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Jun
11

The Arrogance of Ignorance

Your systems, savings, capabilities, and results are better than the competition.

You know that because, well, it’s true. You’ve seen reports that show it’s true, been told that by your bosses, or some independent third party said so.

I cannot count the number of times I’ve heard “we save X to Y points more than the competition.” – or something just like that. One problem – your competitors believe the same thing. All of them. They’re wrong…right?

I heard it again at the National Council of Self Insurers’ meeting in Orlando yesterday – several times. When I demurred, my demurrals were rejected out of hand.

Allow me to burst your bubble.

Utilization review should be used to ensure the medical care delivered to patients is the right care, for that specific patient, by the right provider. In most cases, it is nothing of the sort. Rather, it is done to comply with regulations, generate revenue and is almost never integrated into billing.

Bill review is merely applying relevant regulations and fee schedule edits, sending bills to network vendors, and adding in some high-cost bill audits and perhaps retro UR and clinical audit.

Network selection doesn’t account for lower cost providers – it is based on discounts not net costs.

This is really basic stuff – and compared to what happens in group health it barely scratches the surface. Fact is medical providers are way more sophisticated than payers when it comes to coding, billing, and revenue management. There’s an entire industry devoted to revenue maximization for workers’ comp.

Data point – work comp represents about 1 percent of a health system’s revenue, but more than 10% of profits.

If you’re doing such a great job managing medical, why are providers making so much money off your patients?

With the exception of the Workers’ Comp Trust of Connecticut – I’ve NEVER seen a workers’ comp medical management program worthy of an A grade. In fact, the metrics most to evaluate program results are prima facie evidence the programs can’t be succeeding. Metrics like:

  • savings below billed charges
  • savings below fee schedule
  • turn around time
  • UR denials
  • network penetration

are all process – not outcome – measures. And they measure the wrong things.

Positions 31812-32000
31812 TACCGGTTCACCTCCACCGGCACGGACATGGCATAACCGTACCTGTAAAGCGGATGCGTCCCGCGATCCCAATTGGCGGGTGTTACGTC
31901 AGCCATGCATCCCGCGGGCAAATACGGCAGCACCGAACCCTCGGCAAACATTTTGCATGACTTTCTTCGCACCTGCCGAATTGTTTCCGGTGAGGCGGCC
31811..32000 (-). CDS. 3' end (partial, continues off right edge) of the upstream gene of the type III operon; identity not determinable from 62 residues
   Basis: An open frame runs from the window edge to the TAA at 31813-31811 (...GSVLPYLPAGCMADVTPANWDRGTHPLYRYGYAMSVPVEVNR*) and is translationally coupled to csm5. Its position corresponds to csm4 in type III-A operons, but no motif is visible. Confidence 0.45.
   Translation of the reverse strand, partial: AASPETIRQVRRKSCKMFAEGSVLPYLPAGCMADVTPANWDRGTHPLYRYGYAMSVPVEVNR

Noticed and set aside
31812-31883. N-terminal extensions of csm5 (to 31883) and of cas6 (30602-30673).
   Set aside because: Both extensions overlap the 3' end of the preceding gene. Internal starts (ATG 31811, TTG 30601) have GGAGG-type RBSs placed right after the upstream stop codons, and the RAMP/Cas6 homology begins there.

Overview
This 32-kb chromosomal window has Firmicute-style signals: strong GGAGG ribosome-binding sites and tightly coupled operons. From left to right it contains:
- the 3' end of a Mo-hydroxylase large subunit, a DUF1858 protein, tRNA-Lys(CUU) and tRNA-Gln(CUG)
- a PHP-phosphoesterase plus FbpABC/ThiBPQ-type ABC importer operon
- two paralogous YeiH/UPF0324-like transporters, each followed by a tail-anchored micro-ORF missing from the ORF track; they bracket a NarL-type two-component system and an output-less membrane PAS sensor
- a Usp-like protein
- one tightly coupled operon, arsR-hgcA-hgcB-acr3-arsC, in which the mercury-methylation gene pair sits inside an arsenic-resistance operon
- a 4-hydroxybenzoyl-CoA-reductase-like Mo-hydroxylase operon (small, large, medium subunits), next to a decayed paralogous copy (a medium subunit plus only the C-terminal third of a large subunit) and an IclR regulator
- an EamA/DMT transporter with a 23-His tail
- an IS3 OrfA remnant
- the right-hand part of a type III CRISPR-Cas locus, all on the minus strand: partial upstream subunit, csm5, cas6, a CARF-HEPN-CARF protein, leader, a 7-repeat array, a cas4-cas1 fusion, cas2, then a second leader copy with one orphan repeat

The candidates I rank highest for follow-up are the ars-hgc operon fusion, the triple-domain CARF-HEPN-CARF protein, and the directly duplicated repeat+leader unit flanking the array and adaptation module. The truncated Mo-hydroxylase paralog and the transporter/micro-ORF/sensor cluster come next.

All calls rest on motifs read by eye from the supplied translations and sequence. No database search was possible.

The right metrics include:

  • medical cost by claim – case mix adjusted
  • drug cost per claim
  • time from date of injury to correct diagnosis
  • disability duration – case mix adjusted – by provider and employer location

How am I so confident you’re not as good as you think?

I’ve audited dozens of programs and seen crappy data, inaccurate reporting, useless metrics, and poor analytical methodologies in almost all.

A fundamental problem in work comp medical management is complacency and an unwillingness to ask and demand answers to tough questions, borne out of today’s low medical expenses and continually dropping premiums. The result is many have grown fat and happy.

What does this mean for you?

You can do better.  A lot better.

 


6 thoughts on “The Arrogance of Ignorance”

  1. Joe:
    I cannot help but wonder how many of your WC followers, after reading your first three paragraphs were compelled to continue to read your article to the very end to make sure their organization was not mentioned. Good points!

    1. Hey Joe
      Unfortunately they don’t know who they are…and wouldn’t agree if I said their employer is one of the companies in question.

      I’d add that brokers and consultants could do a lot more to help employers focus in on the key issues. Lots of progress to be made.

  2. Hi Joe,

    Well stated. So much more that can be done to help employers and employees! But that would involve more transparency (and honesty) to help employers measure the real VALUE of their partners.

    Also, how do you propose to measure your metrics of:
    (1) time from date of injury to correct diagnosis… (who determines “correct”)?
    (2) disability duration …(modified RTW? full return to work? total indemnity costs? recidivism? other?)

    There are a few smart employers beginning to ask tough questions.

    Best,
    Dick Turkanis, MD

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Joe Paduda is the principal of Health Strategy Associates

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